A smorgasbord of famous pro athletes and wrestlers combine to form an ensemble of key characters. Former NFL stars Michael Irvin, Brian Bosworth and Bill Romanowski join forces with wrestling legends Kevin Nash, Steve Austin and Bill Goldberg in this quirky remake of the 1974 hit The Longest Yard. Adam Sandler plays the lead inhabited by Burt Reynolds in the original film and Chris Rock delivers several hackneyed lines as the uncoordinated black man who was always picked “after the white kids” in gym class. There are a few ways to attract a heavily testosterone-laced audience to a film. One way is with attractive, scantily dressed females. Director Peter Segal doesn’t use this scheme here, unless, you count the film’s first scene where Courteney Cox is struts around in an evening gown accentuating her newly milk-filled breasts. Then there’s the Tracy Morgan led ‘manly girls’ from the prison in which former NFL star Paul Crewe (Adam Sandler) serves time. However, I doubt many men will be scrambling to get a glimpse of these cheerleaders.
Another way to get men’s attention is with explosions or high speed car chases. The car chase in this circumstance is what puts Paul in the slammer in the first place. After wrecking his girlfriend’s Bentley in a drunken tirade, Paul is sent to serve time at a backwoods Texas prison. After being severely beaten he is then ordered to form a football squad of misfit criminals to participate in a regional prison league. If Paul refuses, his time served will be made a living hell by Warden Hazen (James Cromwell) and the other guards.
It won’t be easy, as Paul is already a villain amongst the inmates. It seems they haven’t taken too kindly to the alleged point shaving that caused his career in football to be cut short. Of course, Paul eventually garners support from the guys with the help of Caretaker (Chris Rock) and Nate Scarborough (Burt Reynolds). One by one, Paul assembles the prison’s fiercest competitors, by explaining that on the field they’ll be taking on the prison guards.
The story goes as you’d expect, except for a sudden death that I am still not sure if the viewer is to be sad about or laugh at. The remainder of the film holds true to form in every way possible. Despite the tacky catch phrases, Rock and Sandler manage to get in a few funny lines. Some of the muscle-head athletes put in strong performances as well, but the overall material is gaudy and the story is inherently silly.
Things are often held together (just barely) by the ability to garner an occasional laugh here and there. But for every funny moment there are several stupid ones. Case in point—Chris Rock shouting “Can’t we all get along?” How many times must filmmakers use this tired Rodney King before they realize it isn’t funny anymore? Suitably, we are also forced to witness Rob Schneider yell “You can do it!” in yet another film. Thankfully, Schneider’s camera time is all of 10 seconds.
The Longest Yard is basically a music video packed with an hour and a half worth of football highlights. If the movie does anything right it is the detail placed on the games themselves. The football scenes are well done and the soundtrack that accompanies them is pleasing to the ears. AC/DC’s “Thunderstruck” seems to have a place in every football film post 1990.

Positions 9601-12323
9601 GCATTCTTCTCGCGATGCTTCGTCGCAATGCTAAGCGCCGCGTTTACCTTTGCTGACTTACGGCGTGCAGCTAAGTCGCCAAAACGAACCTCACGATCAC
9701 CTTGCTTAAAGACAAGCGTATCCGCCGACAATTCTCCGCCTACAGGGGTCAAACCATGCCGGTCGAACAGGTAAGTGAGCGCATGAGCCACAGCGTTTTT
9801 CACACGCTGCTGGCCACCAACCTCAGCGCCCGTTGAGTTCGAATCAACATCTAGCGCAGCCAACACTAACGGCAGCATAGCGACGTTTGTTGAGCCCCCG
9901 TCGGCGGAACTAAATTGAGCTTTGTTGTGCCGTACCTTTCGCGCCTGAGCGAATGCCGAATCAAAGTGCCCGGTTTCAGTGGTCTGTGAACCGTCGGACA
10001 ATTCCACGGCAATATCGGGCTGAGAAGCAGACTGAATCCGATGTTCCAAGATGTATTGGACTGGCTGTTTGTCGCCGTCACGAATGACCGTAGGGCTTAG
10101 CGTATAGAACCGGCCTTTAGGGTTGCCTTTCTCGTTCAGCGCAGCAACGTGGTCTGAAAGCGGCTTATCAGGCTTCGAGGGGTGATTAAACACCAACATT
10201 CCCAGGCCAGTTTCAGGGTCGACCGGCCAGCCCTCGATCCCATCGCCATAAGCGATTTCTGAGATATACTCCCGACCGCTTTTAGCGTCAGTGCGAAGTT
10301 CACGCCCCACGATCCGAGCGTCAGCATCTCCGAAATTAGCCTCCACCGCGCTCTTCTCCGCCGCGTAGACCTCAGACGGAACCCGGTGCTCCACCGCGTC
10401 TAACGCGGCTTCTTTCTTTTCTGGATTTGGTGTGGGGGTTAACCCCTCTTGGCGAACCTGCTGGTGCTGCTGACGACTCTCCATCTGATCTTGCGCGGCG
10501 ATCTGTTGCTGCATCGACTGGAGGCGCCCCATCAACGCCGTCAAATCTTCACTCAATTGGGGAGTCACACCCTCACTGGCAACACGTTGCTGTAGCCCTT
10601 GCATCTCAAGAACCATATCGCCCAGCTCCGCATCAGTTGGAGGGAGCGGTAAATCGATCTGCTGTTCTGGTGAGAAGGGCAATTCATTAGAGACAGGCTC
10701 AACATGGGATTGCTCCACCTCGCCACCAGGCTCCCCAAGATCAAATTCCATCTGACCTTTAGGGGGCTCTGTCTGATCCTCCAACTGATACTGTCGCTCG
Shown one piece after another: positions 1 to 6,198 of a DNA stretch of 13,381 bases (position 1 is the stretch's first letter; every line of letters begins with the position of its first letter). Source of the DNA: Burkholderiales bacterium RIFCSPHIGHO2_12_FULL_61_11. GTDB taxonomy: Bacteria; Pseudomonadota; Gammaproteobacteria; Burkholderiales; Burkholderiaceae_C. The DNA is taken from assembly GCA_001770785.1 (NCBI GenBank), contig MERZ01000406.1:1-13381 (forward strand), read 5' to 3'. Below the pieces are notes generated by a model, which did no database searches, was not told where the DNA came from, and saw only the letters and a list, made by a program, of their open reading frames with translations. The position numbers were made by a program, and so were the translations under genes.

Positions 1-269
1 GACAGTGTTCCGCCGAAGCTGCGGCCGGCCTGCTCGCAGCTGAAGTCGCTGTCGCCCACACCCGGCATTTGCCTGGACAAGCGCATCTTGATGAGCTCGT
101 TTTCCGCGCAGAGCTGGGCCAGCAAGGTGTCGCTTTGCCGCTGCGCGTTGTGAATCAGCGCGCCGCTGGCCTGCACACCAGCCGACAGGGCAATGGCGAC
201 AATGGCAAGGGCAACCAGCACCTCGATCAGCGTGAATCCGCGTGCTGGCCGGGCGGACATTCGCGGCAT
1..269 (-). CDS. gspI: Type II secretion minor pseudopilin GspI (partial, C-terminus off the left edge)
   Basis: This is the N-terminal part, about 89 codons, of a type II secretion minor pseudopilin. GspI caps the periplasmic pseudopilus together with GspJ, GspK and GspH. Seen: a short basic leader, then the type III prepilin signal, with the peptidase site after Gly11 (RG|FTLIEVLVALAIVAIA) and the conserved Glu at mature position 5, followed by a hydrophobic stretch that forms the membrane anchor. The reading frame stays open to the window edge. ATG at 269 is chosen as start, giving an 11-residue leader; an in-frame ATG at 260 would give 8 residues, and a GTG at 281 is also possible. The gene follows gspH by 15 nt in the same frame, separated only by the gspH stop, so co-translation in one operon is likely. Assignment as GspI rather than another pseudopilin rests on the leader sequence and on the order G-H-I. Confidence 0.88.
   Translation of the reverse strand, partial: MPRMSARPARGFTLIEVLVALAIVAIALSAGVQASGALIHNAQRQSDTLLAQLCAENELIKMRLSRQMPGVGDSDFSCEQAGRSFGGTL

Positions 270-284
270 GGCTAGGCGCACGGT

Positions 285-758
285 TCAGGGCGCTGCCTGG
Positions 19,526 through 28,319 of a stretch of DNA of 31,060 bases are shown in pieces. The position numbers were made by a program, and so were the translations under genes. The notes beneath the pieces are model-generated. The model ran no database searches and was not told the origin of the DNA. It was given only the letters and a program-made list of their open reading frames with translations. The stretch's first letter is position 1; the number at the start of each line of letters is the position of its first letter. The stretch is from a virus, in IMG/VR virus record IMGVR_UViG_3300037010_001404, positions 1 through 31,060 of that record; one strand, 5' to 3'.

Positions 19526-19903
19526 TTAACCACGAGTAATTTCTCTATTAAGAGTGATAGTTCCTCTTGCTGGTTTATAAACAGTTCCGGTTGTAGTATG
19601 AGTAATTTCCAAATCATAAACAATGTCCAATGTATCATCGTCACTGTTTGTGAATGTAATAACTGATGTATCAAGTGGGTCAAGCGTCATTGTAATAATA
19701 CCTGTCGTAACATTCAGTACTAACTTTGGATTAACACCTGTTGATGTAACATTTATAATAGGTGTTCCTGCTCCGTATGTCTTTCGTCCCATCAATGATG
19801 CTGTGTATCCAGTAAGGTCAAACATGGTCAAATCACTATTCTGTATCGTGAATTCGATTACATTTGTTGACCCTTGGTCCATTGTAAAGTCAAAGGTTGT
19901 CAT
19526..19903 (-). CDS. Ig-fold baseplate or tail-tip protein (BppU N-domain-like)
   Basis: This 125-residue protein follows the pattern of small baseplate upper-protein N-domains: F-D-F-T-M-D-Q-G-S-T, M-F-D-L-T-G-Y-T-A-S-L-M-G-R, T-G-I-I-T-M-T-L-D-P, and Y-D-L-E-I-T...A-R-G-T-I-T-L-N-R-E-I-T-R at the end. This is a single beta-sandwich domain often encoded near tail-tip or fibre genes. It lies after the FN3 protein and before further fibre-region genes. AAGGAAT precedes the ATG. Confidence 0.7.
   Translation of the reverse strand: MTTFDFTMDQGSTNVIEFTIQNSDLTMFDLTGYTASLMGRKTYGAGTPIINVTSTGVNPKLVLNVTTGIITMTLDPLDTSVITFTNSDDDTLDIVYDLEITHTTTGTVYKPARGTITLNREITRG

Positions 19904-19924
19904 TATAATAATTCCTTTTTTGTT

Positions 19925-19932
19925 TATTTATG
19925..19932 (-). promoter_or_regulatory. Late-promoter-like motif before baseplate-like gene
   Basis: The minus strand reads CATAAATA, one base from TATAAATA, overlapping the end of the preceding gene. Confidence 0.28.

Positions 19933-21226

Fans of Sandler should have no problem embracing this remake. Most of the elements are the same. This includes the traditional ‘idiot’ mentality in which too many films today believe that stupid people are funny. The ‘dumbing’ down of popular media continues. The film doesn’t completely lack in the laughter department, but we can only see kicks to the groin so many times before we become accustomed to it. The biggest approval I can give this effort is that it is ten times better than The Waterboy. That’s not much of an accomplishment. From short documentaries to music videos, the release of The Longest Yard has nearly everything a fan could want.
The longest featured is "First Down and Twenty-Five to Life." The focus here is on the making of the film, and they discuss things like building the prison and battling the weather. Star comments and footage of the crew are present. Also of significance is watching the process of an ESPN analyst and former NFL quarterback teaching Sandler how to correctly throw a football.
Two shorter features follow. They are approximately 5 minutes apiece. One is titled “The Care and feeding of Pro Athletes.” True to its title, this basically documents the process of feeding the large studs during the filming of the movie. This is amusing stuff that sheds a light on a subject most of us would not have considered. The other is called “Lights, Camera, Touchdown.” This details the filming of the game footage and the different camera angles used by ESPN’s NFL Films camera crew.
The next feature is called “Extra Points.” This is five clips from the film whose technical aspects are explained through the commentary of Director Segal. This portion of the DVD is interesting., since when viewing the actual film, some of theses scenes seem harmless, but we learn through this explanation actually took some work and effort.
The DVD is finished off by nine deleted scenes with commentary from the director, a Nelly music video, a video with highlights and clips from the film put to the music of P.O.D., and “Fumbles and Stumbles.” The “Fumbles and Stumbles” includes almost four minutes of bloopers and follies from the cast members.
This is a decent release for a less-than-decent film.
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